What does your typical day look like? Do you have any habits or routines which have helped you?
I was never a morning person, but this has changed over the past few months and I'm loving the results! My typical work day now starts with me waking up at 7:30 am, spending time making my breakfast and doing some cleaning (somehow getting things clean and organised in the morning makes me feel happy and gives a great start to my day!). I don't reach office before 10 am, and that's when I actually start to check emails and work until 5-6 pm. My evenings are mainly down-time, although due to the nature of my work and a couple of other projects I work on, I often find myself working until late at night. Every alternate day, I go for a jog in the evening.
Being your own "boss" means you have the liberty and flexibility to work out your own schedules and practice self-discipline. A few routines that have greatly helped me:
"An executive of a big multinational corporation once told me 'a smart young person like yourself shouldn't be wasting your talent in non-profits. You should be working for corporations like us!'"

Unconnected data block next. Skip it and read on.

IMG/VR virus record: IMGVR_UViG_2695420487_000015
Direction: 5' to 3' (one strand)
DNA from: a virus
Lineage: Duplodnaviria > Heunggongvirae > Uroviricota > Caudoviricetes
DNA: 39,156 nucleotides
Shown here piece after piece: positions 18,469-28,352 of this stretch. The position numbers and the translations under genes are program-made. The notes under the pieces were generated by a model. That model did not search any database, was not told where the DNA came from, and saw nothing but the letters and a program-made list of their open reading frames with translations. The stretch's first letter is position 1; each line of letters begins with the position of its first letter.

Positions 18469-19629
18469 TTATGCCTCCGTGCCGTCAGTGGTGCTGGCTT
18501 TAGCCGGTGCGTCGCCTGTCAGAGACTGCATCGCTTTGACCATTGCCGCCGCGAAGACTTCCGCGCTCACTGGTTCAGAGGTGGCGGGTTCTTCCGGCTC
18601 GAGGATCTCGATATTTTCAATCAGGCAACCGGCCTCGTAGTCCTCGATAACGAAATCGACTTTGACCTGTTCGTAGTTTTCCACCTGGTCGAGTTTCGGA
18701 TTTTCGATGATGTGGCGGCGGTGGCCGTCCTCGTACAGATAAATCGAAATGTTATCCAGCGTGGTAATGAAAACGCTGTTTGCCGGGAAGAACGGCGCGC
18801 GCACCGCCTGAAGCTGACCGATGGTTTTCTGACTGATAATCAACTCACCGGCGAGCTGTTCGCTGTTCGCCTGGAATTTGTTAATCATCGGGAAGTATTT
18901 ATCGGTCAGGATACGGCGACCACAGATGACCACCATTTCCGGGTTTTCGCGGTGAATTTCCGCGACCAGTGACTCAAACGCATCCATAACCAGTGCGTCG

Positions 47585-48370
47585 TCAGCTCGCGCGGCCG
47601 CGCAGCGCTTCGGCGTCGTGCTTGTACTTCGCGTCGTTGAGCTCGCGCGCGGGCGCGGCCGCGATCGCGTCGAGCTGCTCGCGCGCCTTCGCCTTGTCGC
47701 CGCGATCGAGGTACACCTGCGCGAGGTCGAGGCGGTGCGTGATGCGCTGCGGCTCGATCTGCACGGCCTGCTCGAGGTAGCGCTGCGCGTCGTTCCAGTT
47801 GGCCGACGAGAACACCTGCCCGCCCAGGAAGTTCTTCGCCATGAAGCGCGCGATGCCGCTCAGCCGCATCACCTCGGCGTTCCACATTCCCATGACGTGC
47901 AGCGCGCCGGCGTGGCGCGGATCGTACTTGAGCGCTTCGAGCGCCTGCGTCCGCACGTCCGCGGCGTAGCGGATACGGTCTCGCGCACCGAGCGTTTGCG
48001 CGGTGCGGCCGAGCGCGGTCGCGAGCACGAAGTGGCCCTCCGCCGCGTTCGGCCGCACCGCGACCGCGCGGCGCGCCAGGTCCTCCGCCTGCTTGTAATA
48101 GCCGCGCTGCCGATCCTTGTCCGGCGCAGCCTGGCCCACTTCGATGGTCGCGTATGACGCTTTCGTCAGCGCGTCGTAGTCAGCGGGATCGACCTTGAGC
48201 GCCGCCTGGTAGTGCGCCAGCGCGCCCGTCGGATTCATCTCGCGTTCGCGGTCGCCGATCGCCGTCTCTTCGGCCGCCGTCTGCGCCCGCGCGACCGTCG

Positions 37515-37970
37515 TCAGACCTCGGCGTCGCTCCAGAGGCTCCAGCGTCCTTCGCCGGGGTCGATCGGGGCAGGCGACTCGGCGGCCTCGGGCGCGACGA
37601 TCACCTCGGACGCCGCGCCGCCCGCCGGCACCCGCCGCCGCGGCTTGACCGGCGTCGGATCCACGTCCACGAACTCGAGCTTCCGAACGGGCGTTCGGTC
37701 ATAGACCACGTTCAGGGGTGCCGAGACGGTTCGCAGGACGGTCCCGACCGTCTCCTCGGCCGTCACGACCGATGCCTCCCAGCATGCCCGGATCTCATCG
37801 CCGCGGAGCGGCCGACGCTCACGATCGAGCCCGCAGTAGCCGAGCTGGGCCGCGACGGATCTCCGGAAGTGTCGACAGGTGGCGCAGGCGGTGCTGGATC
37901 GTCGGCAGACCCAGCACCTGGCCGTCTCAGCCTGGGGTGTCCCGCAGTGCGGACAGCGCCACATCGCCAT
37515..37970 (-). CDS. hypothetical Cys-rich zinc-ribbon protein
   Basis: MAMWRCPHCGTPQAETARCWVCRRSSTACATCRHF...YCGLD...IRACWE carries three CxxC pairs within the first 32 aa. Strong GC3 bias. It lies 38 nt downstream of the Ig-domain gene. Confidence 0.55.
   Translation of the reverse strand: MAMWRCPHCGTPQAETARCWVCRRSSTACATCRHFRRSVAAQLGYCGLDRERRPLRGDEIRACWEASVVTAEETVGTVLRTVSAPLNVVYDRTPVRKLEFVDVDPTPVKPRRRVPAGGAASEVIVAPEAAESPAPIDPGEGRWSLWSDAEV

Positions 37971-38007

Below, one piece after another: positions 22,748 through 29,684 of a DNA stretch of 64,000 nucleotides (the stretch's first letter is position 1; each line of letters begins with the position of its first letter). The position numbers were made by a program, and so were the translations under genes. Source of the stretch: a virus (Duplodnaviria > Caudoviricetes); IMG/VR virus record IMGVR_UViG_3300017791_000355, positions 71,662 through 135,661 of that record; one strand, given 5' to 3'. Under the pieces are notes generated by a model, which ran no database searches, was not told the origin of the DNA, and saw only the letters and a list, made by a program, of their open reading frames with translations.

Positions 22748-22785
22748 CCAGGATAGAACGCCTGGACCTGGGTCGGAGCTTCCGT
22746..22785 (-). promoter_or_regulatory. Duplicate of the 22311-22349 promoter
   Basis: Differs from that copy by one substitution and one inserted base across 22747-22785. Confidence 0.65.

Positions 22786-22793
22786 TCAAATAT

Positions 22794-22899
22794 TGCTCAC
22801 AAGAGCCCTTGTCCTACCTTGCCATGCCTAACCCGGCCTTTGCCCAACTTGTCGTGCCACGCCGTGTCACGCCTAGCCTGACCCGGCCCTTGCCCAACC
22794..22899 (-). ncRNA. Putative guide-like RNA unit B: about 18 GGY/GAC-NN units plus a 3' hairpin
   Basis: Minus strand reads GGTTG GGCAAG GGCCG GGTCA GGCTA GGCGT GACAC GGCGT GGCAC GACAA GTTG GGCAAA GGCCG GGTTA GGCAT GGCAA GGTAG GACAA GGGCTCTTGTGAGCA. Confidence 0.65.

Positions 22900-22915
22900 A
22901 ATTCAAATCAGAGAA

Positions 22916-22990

Office start time: I don't get to office before 10 am unless we have early meetings. That's because I often work until late at night. I cannot survive on limited sleep. I've done all-nighters for work, but I usually function best when I have six to seven hours of sleep.
A heavy fruit diet: For a long period last year I would catch a cold almost every month. Needless to say that this was both physically and morally exhausting, and it started interfering with my work productivity. Then a friend of mine suggested to start this fruit smoothie diet and now my breakfast is two big glasses of fruit smoothie made solely with tropical and temperate fruits and a big chunk of ginger! I've been doing this for a few months and I haven't fallen ill since then. Fruits are definitely my new best friend.
Time management: No, I actually suck at time management but there's one habit that I've recently adopted. I do tasks that require a lot of thinking and concentration (e.g. writing a proposal) at a time of the day when I'm at my peak in terms of energy, concentration and efficiency. We all have that "peak productivity time" that we need to tap into for such tasks, and keep the rather "mindless" tasks such as replying emails at a less productive time.
"Being social" time: Because I'm so bad at keeping regularly in touch with friends, relatives and professional contacts, I've started setting aside an hour every alternate day to do exactly that. I use that time to write/chat/Skype with people I haven't recently been in contact with and this has really boosted my mental well-being, as well as my social life.
Where do you usually work?